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Male Stress Urinary Incontinence (SUI)

SUI is the accidental leakage of urine caused by sudden pressure on the bladder. These leaks can happen when you laugh, cough, sneeze, or work out.

Male SUI often occurs after prostate surgery.

Treatment may include physical therapy, lifestyle changes, and sometimes surgery.


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To make an appointment with the Department of Urology, please contact a location near you


What Is Stress Urinary Incontinence?

SUI is one type of urinary incontinence. It happens when your pelvic floor — the muscles that support the urinary tract — weakens.

A sudden movement — jumping, bending over, coughing — can cause accidental urine leaks.

The leaks can range from a dribble of pee to a full stream that soaks your clothes.

SUI causes

SUI is not a normal part of aging, as some may think.

Prostate surgery is a common cause of SUI in men. Doctors often remove part or all of the prostate to treat prostate cancer or a benign enlarged prostate.

Pressure from the prostate helps hold urine in the bladder. When doctors remove all or part of the prostate, the surrounding muscles may not have enough strength to control urine flow.

Other causes of SUI include:

  • Trauma.
  • Birth defects.
  • Nerve injuries.

Being obese or having a chronic cough can also put pressure on the pelvic floor, making SUI more likely.

Stress urinary incontinence risk factors and complications

Risk factors for SUI in men include:

  • Having prostate or other urinary tract surgery.
  • Nerve injuries.
  • Being overweight.
  • Smoking.
  • Chronic coughing.

Complications from SUI include:

  • Embarrassment from urine odor.
  • Fear of leaking during sex.
  • Withdrawal from social events.

The costs of absorbent pads and adult diapers can also be a burden.

Why choose the UPMC Department of Urology for stress urinary incontinence care?

Our urologic doctors and surgeons are:

Stress Urinary Incontinence Symptoms and Diagnosis

The main symptom of SUI is leaking urine when you:

  • Cough or sneeze.
  • Laugh.
  • Exercise.
  • Have sex.
  • Bend over.
  • Lift something heavy.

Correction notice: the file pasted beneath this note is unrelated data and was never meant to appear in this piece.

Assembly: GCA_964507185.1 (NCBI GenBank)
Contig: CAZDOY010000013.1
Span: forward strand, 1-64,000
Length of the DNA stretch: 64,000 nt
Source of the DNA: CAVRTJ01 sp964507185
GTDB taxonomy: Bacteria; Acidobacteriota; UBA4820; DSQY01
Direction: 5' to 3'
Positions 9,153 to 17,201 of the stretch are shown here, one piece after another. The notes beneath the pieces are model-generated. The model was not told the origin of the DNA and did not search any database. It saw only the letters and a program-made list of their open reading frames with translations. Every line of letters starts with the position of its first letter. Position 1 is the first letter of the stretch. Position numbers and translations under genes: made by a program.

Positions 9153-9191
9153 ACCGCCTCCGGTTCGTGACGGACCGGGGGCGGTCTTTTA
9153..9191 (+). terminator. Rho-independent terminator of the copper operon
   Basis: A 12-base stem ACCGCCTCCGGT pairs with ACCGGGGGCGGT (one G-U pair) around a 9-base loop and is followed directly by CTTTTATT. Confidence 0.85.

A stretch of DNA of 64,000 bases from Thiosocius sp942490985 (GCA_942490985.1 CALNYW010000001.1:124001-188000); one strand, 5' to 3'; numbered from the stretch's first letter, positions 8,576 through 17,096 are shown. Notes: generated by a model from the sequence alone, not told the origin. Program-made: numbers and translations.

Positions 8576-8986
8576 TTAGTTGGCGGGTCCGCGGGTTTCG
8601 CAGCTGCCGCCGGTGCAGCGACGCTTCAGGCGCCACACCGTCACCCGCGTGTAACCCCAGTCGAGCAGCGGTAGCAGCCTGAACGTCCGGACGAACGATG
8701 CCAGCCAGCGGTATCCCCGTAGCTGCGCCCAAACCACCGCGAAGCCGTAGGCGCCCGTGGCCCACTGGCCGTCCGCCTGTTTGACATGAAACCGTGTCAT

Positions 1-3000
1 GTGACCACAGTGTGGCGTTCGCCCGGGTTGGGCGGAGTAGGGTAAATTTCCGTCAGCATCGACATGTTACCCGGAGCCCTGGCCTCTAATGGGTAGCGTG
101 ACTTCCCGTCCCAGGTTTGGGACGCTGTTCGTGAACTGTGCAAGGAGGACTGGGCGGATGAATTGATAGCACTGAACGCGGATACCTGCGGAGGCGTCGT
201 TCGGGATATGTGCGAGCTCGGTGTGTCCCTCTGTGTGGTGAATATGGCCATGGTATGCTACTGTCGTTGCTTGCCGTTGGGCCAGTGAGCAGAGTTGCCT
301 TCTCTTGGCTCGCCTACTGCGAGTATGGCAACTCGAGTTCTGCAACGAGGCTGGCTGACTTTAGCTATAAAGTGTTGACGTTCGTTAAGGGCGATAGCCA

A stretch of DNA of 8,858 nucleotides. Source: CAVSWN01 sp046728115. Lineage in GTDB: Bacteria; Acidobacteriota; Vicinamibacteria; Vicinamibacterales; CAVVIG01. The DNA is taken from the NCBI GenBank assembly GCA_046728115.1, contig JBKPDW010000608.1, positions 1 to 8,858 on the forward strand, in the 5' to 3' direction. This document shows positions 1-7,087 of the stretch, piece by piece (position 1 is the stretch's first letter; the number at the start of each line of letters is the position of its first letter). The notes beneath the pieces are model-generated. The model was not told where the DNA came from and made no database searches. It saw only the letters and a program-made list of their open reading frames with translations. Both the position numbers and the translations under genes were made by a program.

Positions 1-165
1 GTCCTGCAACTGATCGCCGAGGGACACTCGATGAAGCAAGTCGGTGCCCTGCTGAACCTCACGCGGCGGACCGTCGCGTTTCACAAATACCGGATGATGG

Diagnosing SUI

Your doctor will ask you about your history and do a physical exam that may include checking your:

  • Abdomen.
  • Genitalia.
  • Prostate.
  • Rectum.

Your doctor may ask you to cough, step, or squeeze your pelvic muscles to see if you leak urine. They may also ask for a urine sample.

To see how your bladder works, your doctor may order:

  • Urodynamic studies — tests that show how well the urinary system holds and releases urine.
  • Cystoscopy — a test that moves a tiny camera through a narrow tube to look into your bladder.
  • Bladder scan — a test that shows how much urine stays in your bladder after you void.

Stress Urinary Incontinence Treatment

The UPMC Department of Urology provides expert care for SUI in men.

Lifestyle changes to treat SUI

Non-medical treatments for SUI include:

  • Pelvic floor exercises. Your doctor may suggest doing Kegels to regain strength in your pelvic floor. During Kegels, you repeatedly tighten and relax the muscles that stop urine flow. A physical therapist may use biofeedback to help teach you how to do Kegels.
  • Bladder training. Scheduling bathroom breaks — and gradually increasing the time between them — can help strengthen your bladder.
  • Wearing an absorbent undergarment. Some men opt for absorbent underpants or an incontinence pad, especially after prostate surgery. You can switch to a thinner pad if leaks lessen.

Non-surgical treatments for stress urinary incontinence

Your doctor may suggest one of the following external devices that don't require surgery:

  • Penile clip. This clamp restricts the flow of urine from the penis. Your doctor can show you how to use the clip.
  • Condom catheter. This device fastens to the penis and collects pee in a bag. You can empty the bag into the toilet.

Surgery to treat SUI

UPMC's doctors perform the following procedures for SUI:

  • Urethral sling. Doctors implant mesh tape to support the urethra, giving you more control over urine flow.
  • Artificial urinary sphincter for men who have severe SUI. Doctors implant an inflatable cuff that helps close the bladder. When you need to pee, you squeeze a pump that opens the cuff and lets urine pass through the urethra.